I guess people say that because they associate science with rules and art with bending or breaking the rules, and thus anything that goes outside the proverbial box must therefore be more art than science. Or maybe it’s because art is supposed to be beautiful, while science is supposed to be cold and analytical. Me, I find beauty in the science of bread making. Yes, it’s also an art, but that doesn’t make it any less a science.

That’s a bit of a tangent, though, and I suppose I could wander off on that topic for quite some time. To bring this entry back to bread and wrap things up for today, though, here are two other recipes I’ve come up with. The first one is the first experimental bread I ever created, a yogurt loaf. The milk and yogurt make it very soft and a bit chewy—it’s not like a typical loaf of bread. For some reason, I like peanut butter and jelly sandwiches on this bread. It doesn’t really make the best toast, though. Use the light bake setting if possible.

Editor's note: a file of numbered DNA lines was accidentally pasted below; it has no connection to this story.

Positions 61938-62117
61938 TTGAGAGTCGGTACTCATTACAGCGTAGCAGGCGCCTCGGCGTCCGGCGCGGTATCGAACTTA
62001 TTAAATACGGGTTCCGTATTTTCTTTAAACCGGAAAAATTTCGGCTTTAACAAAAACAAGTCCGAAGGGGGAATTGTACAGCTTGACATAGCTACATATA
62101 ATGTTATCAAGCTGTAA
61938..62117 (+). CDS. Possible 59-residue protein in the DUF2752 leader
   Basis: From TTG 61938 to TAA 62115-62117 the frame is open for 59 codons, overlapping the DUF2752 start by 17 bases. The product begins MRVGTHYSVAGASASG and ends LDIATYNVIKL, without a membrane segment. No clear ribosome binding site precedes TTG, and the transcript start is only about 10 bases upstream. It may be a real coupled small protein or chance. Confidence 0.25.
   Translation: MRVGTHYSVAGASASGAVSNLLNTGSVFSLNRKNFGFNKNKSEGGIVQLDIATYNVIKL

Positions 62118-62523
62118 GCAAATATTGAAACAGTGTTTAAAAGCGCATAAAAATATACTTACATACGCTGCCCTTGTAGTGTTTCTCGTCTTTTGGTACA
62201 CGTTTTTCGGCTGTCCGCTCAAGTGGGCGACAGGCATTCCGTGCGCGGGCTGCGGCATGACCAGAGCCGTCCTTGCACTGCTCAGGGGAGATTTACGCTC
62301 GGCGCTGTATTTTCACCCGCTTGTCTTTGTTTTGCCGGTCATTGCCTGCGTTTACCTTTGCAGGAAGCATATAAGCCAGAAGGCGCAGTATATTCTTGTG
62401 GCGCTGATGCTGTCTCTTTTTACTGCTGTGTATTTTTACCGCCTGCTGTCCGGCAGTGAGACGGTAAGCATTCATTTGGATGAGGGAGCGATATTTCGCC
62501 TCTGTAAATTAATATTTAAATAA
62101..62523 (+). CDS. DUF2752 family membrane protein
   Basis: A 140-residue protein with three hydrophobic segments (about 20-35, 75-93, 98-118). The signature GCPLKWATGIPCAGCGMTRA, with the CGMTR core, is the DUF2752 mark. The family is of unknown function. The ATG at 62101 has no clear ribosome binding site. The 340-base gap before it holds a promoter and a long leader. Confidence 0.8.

Yogurt Bread

The second bread is a more recent invention. The “mixed cereals flour” is a combination of various grains, seeds, and nuts and has no gluten. Unlike the yogurt bread, this bread makes a pretty good toast. I enjoy it for breakfast with a generous helping of New Zealand honey, Manuka if possible.

Multigrain Walnut Bread

That’s all for today. Never fear, Liminality is not becoming a cooking site. I’ve wanted to talk a little bit about bread for a while now, and it was fun to write this entry, but I imagine I’ll get back to whatever it is that passes for normal around here next time.